Epstein-Barr Virus Immortalization of Human B-Cells Leads to Stabilization of Hypoxia-Induced Factor 1 Alpha, Congruent with the Warburg Effect
AuthorDarekar, S.; Georgiou, K.; Yurchenko, M.; Yenamandra, S. P.; Chachami, G.; Simos, G.; Klein, G.; Kashuba, E.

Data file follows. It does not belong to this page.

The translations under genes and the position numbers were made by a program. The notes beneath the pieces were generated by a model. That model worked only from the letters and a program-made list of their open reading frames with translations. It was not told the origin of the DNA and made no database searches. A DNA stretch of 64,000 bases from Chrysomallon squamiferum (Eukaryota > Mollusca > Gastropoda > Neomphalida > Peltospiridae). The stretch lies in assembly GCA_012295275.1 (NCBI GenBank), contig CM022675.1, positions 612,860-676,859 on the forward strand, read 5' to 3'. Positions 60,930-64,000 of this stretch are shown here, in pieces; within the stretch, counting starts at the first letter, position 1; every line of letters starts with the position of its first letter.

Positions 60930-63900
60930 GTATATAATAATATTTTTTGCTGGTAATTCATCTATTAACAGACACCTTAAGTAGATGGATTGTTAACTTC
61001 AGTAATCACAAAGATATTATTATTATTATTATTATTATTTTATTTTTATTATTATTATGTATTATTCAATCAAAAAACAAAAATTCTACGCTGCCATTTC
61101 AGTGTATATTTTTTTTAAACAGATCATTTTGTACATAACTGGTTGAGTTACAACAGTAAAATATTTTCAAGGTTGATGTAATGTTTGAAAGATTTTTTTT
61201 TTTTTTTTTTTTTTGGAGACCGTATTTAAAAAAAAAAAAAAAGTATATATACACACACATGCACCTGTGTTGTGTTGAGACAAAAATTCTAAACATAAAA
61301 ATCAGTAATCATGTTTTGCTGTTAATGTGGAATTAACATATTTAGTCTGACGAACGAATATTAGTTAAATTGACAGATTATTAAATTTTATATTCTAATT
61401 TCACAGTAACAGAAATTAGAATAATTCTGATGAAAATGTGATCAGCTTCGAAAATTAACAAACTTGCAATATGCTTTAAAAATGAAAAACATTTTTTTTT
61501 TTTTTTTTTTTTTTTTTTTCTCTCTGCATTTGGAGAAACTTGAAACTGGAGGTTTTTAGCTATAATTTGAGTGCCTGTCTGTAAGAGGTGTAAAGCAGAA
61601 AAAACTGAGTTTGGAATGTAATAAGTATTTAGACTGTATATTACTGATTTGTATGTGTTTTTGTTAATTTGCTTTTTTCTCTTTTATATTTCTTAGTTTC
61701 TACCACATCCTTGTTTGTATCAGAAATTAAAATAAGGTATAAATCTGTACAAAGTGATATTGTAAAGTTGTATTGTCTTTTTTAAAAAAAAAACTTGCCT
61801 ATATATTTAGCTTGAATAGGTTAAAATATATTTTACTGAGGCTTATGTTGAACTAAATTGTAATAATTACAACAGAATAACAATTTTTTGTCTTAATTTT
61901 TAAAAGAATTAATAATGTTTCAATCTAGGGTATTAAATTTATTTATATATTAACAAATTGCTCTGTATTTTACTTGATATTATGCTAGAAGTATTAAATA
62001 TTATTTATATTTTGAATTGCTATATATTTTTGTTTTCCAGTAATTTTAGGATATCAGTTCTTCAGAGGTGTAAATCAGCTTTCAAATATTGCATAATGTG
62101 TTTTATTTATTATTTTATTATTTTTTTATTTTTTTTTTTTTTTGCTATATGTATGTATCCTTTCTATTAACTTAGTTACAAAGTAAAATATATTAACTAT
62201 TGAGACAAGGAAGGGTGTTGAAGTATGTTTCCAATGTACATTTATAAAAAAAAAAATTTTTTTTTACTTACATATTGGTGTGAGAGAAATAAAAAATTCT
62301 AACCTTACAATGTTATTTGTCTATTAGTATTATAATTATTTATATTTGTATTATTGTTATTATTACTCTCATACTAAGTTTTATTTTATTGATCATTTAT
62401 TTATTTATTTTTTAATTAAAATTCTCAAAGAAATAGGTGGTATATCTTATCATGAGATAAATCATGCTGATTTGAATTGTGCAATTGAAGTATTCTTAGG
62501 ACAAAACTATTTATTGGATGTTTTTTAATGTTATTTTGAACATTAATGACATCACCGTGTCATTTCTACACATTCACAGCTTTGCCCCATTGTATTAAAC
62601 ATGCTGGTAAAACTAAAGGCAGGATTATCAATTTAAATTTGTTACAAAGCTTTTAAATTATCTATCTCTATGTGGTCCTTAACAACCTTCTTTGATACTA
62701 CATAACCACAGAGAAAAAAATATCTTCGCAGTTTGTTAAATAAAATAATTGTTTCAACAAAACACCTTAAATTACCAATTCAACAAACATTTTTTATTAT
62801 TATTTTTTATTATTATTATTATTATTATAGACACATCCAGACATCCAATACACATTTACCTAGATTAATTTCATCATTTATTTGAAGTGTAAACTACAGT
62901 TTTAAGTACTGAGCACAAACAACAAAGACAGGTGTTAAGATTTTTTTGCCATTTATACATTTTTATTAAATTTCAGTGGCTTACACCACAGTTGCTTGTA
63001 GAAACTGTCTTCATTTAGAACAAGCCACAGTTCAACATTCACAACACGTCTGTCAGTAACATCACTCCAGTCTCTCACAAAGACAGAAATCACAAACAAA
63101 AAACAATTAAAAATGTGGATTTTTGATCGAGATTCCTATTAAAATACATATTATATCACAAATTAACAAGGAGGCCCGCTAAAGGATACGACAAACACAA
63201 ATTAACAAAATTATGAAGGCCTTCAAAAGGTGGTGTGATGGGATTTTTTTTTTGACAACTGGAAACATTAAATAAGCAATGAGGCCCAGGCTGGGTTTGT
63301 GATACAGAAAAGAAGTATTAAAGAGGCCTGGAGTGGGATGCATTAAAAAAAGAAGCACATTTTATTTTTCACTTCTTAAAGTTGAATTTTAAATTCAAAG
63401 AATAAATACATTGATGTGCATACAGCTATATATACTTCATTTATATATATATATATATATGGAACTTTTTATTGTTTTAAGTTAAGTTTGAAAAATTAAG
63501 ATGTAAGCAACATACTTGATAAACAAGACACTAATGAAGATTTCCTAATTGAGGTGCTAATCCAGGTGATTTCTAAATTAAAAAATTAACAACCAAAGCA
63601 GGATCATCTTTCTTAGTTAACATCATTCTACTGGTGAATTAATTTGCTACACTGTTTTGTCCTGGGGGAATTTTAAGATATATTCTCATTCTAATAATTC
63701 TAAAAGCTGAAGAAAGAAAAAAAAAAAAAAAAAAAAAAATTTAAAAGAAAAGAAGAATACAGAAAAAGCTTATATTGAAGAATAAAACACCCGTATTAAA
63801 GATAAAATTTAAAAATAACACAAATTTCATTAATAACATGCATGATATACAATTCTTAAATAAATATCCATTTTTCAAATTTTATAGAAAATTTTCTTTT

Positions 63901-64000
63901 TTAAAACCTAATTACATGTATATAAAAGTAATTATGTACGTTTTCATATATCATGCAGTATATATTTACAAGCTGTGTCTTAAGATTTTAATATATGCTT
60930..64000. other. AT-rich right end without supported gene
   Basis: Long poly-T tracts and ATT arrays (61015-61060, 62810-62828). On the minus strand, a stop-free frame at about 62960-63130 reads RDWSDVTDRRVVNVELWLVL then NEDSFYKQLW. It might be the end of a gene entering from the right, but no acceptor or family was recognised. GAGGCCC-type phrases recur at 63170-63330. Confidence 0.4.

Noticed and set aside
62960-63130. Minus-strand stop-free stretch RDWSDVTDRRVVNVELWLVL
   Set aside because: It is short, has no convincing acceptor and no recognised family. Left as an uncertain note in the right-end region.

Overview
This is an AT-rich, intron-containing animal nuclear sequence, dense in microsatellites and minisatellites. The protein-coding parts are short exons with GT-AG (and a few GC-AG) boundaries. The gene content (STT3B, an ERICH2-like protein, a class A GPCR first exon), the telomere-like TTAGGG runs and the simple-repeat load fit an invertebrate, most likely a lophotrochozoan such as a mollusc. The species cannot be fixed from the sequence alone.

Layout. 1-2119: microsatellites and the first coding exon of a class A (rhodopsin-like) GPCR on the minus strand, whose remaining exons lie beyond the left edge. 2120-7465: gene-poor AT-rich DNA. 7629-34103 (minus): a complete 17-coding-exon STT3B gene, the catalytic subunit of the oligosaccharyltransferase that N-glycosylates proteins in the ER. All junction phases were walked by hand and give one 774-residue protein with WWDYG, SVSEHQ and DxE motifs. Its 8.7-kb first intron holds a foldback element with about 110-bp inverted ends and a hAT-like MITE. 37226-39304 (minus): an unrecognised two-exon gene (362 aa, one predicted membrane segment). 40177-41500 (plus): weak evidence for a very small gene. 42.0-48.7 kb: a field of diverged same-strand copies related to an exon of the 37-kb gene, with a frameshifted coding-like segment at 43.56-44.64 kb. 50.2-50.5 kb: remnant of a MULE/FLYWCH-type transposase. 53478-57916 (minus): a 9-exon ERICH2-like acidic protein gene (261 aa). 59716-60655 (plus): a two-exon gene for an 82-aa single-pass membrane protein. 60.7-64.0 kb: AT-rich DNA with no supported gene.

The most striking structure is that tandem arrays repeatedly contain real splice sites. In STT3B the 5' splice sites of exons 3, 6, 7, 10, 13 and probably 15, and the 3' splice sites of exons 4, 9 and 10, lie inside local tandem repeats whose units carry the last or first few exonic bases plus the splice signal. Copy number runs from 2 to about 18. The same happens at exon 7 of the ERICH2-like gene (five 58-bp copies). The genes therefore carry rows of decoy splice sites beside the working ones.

Background: Epstein-Barr virus (EBV) encodes six nuclear transformation-associated proteins that induce extensive changes in cellular gene expression and signaling and induce B-cell transformation. The role of HIF1A in EBV-induced B-cell immortalization has not been previously studied. Methods and Findings: Using Western blotting and Q-PCR, we found that HIF1A protein is stabilized in EBV-transformed lymphoblastoid cells. Western blotting, GST pulldown assays, and immunoprecipitation showed that EBV-encoded nuclear antigens EBNA-5 and EBNA-3 bind to prolylhydroxylases 1 and 2, respectively, thus inhibiting HIF1A hydroxylation and degradation. Immunostaining and Q-PCR showed that the stabilized HIF1A translocates to the nucleus, forms a heterodimer with ARNT, and transactivates several genes involved in aerobic glycolysis. Using biochemical assays and Q-PCR, we also found that lymphoblastoid cells produce high levels of lactate, lactate dehydrogenase and pyruvate. Conclusions: Our data suggest that activation of the aerobic glycolytic pathway, corresponding to the Warburg effect, occurs in EBV-transformed lymphoblastoid cells, in contrast to mitogen-activated B-cells.